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Dick Smith collapse raises more questions for accounting profession

Via The Sydney Morning Herald : As the receivers, administrators and Australian Securities and Investments Commission work through the wreckage of Dick Smith’s collapse, it is increasingly clear the accounting profession has questions to confront.

In its administrator’s report, McGrathNicol sets out its opinion on the reasons for the business failing.

The role of rebates from suppliers, their influence on management purchasing decisions and their ability to mask the reality of earnings figures is clear. In 2014-15, $72 million was reported as earnings before interest, tax, depreciation and amortisation. With rebates and advertising subsidies excluded, this figure would be adjusted to a $119 million EBITDA loss.

The auditors signed off on Dick Smith’s accounts in August 2015. Voluntary administrators were appointed on January 4. The consequences of the accounting treatment of rebates is part of the story of Dick Smith’s collapse and will undoubtedly be a focus of further questioning. It’s not the only instance where rebates have been an issue.

This year, Target was in the spotlight for the way its accounting team had been treating rebates leading to inflated earnings. Wesfarmers’ investigation led to multiple staff leaving the business.

In Britain, the giant retailer Tesco was alerted to issues with the accounting treatment of rebates in 2014 after a whistleblower contacted the company’s general counsel. Tesco first flagged it as being an overstatement of first half profits but it was later found to have been an overstatement of performance for the previous three financial years. The Tesco case is still under investigation by the Serious Fraud Office and the Financial Reporting Council.

These issues around interpretation of accounting standards arise in multiple entities in numerous jurisdictions. They are well known and understood within the International Financial Reporting Standards (IFRS) framework.

The ubiquitousness of the problem and the seeming subjectivity of the global accounting standards in ensuring consistent and transparent application is likely of little comfort to Dick Smith’s 3300 former employees in Australia and New Zealand or the investors who are set to lose their money.

These issues around interpretation of accounting standards arise in multiple entities in numerous jurisdictions. They are well known and understood within the International Financial Reporting Standards (IFRS) framework.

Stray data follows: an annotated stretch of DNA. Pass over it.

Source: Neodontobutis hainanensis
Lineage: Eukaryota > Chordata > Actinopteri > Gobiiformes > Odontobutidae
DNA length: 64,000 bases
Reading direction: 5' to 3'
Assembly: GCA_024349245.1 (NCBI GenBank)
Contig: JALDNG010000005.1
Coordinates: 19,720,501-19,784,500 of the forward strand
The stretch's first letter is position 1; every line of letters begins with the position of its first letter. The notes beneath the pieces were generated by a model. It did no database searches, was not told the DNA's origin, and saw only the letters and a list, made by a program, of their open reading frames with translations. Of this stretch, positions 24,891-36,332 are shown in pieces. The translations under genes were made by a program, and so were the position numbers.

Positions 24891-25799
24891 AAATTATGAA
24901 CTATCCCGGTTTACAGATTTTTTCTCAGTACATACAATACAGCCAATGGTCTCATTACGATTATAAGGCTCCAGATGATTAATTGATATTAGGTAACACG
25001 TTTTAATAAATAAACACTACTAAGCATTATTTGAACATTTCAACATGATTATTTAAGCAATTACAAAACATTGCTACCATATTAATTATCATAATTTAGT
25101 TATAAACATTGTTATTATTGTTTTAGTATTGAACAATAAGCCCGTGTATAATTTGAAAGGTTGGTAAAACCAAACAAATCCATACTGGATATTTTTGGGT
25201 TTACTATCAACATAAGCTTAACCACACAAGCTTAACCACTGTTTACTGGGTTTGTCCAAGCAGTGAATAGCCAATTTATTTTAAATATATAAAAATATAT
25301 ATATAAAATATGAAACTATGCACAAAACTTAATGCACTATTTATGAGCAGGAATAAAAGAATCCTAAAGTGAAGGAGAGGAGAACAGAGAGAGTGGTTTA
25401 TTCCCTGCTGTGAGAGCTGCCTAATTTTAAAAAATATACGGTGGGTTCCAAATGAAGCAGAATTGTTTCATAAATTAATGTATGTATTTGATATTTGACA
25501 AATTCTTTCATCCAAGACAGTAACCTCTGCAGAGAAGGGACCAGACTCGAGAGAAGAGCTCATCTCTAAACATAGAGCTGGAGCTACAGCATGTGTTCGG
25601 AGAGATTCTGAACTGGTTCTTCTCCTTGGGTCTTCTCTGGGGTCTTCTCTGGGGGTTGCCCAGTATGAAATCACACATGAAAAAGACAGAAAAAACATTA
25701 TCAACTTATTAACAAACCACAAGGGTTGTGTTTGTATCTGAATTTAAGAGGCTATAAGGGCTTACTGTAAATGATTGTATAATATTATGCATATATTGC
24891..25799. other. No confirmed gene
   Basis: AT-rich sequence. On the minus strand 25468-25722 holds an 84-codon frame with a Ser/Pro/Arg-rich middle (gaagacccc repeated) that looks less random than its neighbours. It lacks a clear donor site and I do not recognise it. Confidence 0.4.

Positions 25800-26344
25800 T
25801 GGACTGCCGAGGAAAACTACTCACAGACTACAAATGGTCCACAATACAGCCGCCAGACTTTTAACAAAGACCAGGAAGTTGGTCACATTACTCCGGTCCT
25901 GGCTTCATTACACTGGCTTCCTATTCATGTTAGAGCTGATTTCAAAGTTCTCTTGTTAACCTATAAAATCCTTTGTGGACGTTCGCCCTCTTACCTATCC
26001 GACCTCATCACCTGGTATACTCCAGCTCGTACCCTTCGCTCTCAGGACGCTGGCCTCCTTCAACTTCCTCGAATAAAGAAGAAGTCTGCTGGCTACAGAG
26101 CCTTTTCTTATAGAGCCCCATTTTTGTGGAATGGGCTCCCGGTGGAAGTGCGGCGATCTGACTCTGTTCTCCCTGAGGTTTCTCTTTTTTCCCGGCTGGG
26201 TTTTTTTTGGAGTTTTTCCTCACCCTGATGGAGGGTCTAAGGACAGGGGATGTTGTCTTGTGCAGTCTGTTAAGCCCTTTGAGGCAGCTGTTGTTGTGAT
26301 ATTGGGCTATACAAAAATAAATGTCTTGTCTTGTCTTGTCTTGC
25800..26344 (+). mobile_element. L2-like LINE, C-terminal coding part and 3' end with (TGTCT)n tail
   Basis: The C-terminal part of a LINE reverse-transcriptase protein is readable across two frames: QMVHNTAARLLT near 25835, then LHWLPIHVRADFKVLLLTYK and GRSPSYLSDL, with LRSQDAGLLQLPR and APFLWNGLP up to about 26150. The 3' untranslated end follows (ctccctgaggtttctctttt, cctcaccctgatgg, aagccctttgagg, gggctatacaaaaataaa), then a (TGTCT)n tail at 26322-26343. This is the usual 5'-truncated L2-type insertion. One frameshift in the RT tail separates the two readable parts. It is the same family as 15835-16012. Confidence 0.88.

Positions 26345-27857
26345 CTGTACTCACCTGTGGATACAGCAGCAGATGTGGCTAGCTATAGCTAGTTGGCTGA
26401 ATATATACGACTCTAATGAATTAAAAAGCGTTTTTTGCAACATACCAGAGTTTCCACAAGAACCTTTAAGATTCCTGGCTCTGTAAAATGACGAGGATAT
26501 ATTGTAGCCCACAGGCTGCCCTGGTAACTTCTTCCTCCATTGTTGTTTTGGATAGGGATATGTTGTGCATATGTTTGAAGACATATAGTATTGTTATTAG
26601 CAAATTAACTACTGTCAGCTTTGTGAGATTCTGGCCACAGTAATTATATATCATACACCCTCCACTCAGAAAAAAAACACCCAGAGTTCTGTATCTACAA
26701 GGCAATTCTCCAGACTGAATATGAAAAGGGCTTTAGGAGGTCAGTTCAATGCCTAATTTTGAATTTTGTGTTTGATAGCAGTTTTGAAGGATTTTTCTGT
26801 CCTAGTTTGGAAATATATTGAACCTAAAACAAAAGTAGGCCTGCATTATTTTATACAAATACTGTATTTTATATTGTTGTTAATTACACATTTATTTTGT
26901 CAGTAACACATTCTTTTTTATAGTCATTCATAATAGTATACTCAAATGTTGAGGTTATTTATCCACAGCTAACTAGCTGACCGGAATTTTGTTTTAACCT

The ubiquitousness of the problem and the seeming subjectivity of the global accounting standards in ensuring consistent and transparent application is likely of little comfort to Dick Smith’s 3300 former employees in Australia and New Zealand or the investors who are set to lose their money.

A new accounting standard clarifying the principles for revenue recognition is due to come into effect from 2018. In theory it should address some of the issues concerning the way rebates are treated.

However, solely relying on the continued introduction of new accounting standards is not what is required.

The accounting profession is bound by a code of ethics that requires accountants act in the public interest, and it’s there for a good reason. The code provides principles-based support for professionals as they navigate what can be complex business environments – to make decisions such as the treatment of revenue and inventory that not only comply with strict application of standards and the law, but also comply with the spirit of what they seek to achieve.

Yet each company failure has the potential to undermine the profession’s constant urging that a principles-based approach, rather than more regulation, is the best way forward.

There is no doubt that increased regulation eventually reaches a tipping point where the auditor’s focus shifts to compliance at the expense of the exercise of professional judgment.

But no matter how strongly we warn against a “tick-the-box” mentality and the potential for more adverse outcomes, the fact is regulators are getting increasingly frustrated and we seem intent on giving them every reason to intervene.

The accounting profession brings value and expertise to business and society more broadly and occupies a position of trust in the community.

Being entrusted with such a social licence comes with responsibilities and high expectations – for the profession’s sake, we need to have high expectations of ourselves.

Alex Malley is chief executive of CPA Australia

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